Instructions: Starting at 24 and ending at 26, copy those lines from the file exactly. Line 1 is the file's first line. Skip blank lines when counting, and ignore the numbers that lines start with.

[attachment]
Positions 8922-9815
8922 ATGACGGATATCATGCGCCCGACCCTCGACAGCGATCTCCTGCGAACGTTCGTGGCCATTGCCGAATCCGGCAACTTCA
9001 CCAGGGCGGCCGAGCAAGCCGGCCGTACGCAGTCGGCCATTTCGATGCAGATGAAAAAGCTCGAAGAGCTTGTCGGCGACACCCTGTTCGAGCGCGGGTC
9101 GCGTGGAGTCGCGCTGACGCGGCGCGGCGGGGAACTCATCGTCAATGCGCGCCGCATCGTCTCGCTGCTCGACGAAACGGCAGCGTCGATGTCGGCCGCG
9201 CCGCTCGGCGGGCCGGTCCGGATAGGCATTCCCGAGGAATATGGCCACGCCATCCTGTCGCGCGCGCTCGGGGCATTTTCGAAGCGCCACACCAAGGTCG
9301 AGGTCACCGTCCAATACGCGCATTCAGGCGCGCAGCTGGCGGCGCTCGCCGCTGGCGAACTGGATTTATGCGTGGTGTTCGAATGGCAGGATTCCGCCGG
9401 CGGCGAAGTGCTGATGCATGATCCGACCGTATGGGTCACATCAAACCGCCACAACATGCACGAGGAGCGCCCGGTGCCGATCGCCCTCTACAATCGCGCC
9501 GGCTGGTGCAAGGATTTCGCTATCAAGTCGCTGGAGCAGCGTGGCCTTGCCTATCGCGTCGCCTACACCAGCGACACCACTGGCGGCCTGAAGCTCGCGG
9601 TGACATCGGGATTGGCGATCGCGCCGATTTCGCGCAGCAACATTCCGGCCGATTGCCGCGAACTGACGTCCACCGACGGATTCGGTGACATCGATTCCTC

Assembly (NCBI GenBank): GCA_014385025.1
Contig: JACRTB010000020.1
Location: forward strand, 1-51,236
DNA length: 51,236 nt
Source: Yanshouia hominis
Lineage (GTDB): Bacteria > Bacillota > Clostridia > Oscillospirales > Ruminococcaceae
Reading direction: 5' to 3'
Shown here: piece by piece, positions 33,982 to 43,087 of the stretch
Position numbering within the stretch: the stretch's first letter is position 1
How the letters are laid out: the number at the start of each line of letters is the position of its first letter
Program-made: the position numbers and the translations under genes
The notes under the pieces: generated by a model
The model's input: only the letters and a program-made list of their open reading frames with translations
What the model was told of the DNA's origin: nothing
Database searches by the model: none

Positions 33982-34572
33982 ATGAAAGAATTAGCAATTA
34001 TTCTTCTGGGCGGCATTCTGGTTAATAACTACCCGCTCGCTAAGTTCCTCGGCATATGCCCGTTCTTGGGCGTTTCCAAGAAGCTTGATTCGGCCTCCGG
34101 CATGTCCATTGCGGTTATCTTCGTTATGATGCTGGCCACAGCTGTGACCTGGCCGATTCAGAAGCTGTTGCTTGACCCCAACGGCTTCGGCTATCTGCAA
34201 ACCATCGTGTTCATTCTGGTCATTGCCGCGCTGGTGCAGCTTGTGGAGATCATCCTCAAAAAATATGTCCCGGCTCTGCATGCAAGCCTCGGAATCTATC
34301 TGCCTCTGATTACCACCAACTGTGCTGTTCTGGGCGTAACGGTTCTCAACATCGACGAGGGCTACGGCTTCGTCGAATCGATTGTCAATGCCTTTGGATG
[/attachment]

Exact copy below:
Database searches by the model: none

Positions 33982-34572
33982 ATGAAAGAATTAGCAATTA